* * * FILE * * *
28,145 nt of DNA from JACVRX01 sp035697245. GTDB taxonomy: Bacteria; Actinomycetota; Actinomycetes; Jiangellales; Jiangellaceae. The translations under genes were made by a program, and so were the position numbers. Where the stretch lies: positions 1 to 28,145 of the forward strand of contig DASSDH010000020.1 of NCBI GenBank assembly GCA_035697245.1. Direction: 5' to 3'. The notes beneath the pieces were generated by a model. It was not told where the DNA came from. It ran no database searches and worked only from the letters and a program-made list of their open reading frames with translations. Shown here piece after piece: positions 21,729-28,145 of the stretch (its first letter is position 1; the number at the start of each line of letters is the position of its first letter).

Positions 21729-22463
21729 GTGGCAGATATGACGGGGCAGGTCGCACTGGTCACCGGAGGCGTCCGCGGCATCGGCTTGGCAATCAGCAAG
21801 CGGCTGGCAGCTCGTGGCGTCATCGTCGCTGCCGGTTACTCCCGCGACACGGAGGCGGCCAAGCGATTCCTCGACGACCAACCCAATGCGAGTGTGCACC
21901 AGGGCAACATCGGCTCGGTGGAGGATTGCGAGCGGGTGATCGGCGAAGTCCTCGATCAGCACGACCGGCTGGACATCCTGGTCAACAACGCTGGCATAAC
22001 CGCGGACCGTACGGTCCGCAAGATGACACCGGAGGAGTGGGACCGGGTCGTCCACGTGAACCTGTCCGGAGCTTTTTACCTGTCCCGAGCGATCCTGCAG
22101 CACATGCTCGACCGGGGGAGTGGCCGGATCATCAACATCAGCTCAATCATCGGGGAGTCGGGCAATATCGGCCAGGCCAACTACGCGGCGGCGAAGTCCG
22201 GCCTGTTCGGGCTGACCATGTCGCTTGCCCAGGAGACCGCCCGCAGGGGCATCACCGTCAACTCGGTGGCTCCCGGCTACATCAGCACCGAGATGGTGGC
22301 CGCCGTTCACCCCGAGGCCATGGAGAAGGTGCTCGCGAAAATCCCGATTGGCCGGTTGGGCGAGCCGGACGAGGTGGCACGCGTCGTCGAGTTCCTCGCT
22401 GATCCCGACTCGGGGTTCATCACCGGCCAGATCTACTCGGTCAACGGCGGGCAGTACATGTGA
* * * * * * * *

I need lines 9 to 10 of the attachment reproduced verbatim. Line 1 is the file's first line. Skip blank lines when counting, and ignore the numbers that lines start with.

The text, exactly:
22301 CGCCGTTCACCCCGAGGCCATGGAGAAGGTGCTCGCGAAAATCCCGATTGGCCGGTTGGGCGAGCCGGACGAGGTGGCACGCGTCGTCGAGTTCCTCGCT
22401 GATCCCGACTCGGGGTTCATCACCGGCCAGATCTACTCGGTCAACGGCGGGCAGTACATGTGA